Education & Culture

The fourth pillar, education and culture, is built upon the recognition of two essential realities. First, the Western intellectual tradition requires a dedication to and desire for truth. Second, education takes place not only within colleges and universities but within our broader culture, whose institutions and practices form us as whole persons.

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The absolute prohibition of intrinsically evil acts is the limit on one’s positive obligations.
Divine legislation functions to enforce moral absolutes, not to ground them.
If appeals to God get ruled out, either by disbelief in his existence or reluctance to rely upon it, then it isn’t possible to demonstrate that there are moral absolutes.
Family law has changed during the past 50 years to the detriment of child well-being, paving the way for the arguments in support of same-sex marriage. But there is a new strategy available to us to respond to this situation. The second in a two-part series.
The Supreme Court was more right than it knew during the past two centuries as it identified the state’s interest in marriage as children and their formation. The first in a two-part series.
True solitude is the contemplation of the true, the good, and the beautiful, and such solitude is essential to maintaining communities of friendship oriented towards non-quantifiable goods.
The recent scandal at Penn State has brought to light more than just sexual abuse and its cover-up; it has exposed the indifference that cultural norms have groomed in some of our young adults.
Moral absolutes are not “mere” restrictions on our actions. Nor should they be suspended even when upholding them might bring about grave consequences. They are essential for protecting human wellbeing.
In Randall Kennedy’s new book on the dimensions of race in American politics, Kennedy abandons his usual level-headed analysis for a partisan, and misguided, look at American progressivism and conservatism.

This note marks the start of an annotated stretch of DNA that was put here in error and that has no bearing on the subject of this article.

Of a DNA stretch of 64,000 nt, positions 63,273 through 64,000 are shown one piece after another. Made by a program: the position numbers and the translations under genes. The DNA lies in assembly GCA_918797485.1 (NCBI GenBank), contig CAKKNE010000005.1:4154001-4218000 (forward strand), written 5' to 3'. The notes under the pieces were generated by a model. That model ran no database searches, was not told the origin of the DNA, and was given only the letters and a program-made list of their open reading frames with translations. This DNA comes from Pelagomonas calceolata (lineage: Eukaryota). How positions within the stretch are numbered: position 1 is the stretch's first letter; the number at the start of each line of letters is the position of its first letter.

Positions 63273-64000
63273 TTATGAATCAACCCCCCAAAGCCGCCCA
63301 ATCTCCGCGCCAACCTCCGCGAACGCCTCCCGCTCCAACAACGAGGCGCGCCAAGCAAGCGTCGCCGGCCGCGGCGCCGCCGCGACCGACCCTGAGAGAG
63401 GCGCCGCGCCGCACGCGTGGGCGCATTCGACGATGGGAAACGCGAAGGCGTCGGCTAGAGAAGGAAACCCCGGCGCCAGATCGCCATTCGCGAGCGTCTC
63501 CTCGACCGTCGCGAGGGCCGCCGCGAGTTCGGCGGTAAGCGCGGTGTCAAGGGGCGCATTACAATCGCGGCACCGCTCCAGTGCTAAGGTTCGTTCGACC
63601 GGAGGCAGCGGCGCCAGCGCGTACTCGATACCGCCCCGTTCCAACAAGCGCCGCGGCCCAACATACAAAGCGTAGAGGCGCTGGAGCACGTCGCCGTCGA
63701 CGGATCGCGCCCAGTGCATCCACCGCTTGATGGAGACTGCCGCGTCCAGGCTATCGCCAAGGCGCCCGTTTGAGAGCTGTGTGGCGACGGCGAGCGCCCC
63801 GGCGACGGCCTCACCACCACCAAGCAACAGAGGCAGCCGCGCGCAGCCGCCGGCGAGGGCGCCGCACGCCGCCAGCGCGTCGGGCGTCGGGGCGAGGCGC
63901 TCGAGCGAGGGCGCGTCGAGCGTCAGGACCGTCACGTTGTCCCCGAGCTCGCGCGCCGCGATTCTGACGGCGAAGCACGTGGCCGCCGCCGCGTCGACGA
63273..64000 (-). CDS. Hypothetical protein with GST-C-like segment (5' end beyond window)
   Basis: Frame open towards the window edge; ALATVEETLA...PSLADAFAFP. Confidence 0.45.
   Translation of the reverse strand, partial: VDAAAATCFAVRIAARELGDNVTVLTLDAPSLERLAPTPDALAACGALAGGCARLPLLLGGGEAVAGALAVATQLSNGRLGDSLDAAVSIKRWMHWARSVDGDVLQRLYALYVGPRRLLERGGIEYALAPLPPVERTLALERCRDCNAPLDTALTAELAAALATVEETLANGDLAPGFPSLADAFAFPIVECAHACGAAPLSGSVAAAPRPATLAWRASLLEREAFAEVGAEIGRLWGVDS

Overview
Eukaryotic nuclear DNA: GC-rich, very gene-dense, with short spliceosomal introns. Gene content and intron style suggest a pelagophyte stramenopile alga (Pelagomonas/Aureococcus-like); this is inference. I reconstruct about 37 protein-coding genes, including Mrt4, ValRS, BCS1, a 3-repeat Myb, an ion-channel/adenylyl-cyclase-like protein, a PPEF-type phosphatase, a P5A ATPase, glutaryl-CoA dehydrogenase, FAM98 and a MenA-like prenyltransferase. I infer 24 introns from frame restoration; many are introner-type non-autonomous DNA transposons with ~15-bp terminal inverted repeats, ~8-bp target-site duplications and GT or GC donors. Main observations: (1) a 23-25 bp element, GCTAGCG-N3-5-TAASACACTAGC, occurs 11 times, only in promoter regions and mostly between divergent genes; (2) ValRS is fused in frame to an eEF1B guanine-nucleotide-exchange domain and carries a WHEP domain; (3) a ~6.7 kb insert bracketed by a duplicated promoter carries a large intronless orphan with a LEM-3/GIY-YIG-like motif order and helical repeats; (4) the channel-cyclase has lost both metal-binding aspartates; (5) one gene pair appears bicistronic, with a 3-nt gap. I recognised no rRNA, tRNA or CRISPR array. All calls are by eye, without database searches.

In order to stop our present decline, we must transcend our natural tendency to retreat into factions and instead begin to sacrifice for the common good.
People of faith must reclaim their religious freedom, granted by the Creator and protected by the Constitution.
The conditions that inspired "The Scarlet Letter" highlight the gap between public employment and civic motives.
In one of this year's most important books, Kay Hymowitz explores how the rise of women has turned men into boys.
A new Down syndrome test raises important questions.
Think overpopulation, poverty, climate change, and abortion can all be solved by more birth control? Think again.
Four points in defense of human dignity. Adapted from an address delivered last night at the University of Pennsylvania.
Conservatives shouldn’t ignore or attack social justice, but must articulate sound principles of social justice.
Bryan Caplan’s latest book argues that we don’t need to over-invest time and money on our kids, because our lasting influence on their characters is negligible, while their contribution to our material well-being is significant.
The world of education is one where humans can flourish by acknowledging authority.
The tenure system sustains many of the problems in contemporary higher ed.
Concern about overpopulation is unfounded; rather than implement population control policies, let’s invest in the human person.
A new proposal for reducing unnecessary divorce gets to the heart of the problem: the current system seeks to meet a divorcing couple’s every need—except for time and education on reconciliation.
Rawlsian “public reason” approaches to human capabilities are insufficient bases for social justice.
Private property should be preserved and protected because of its deep contribution to human well-being.

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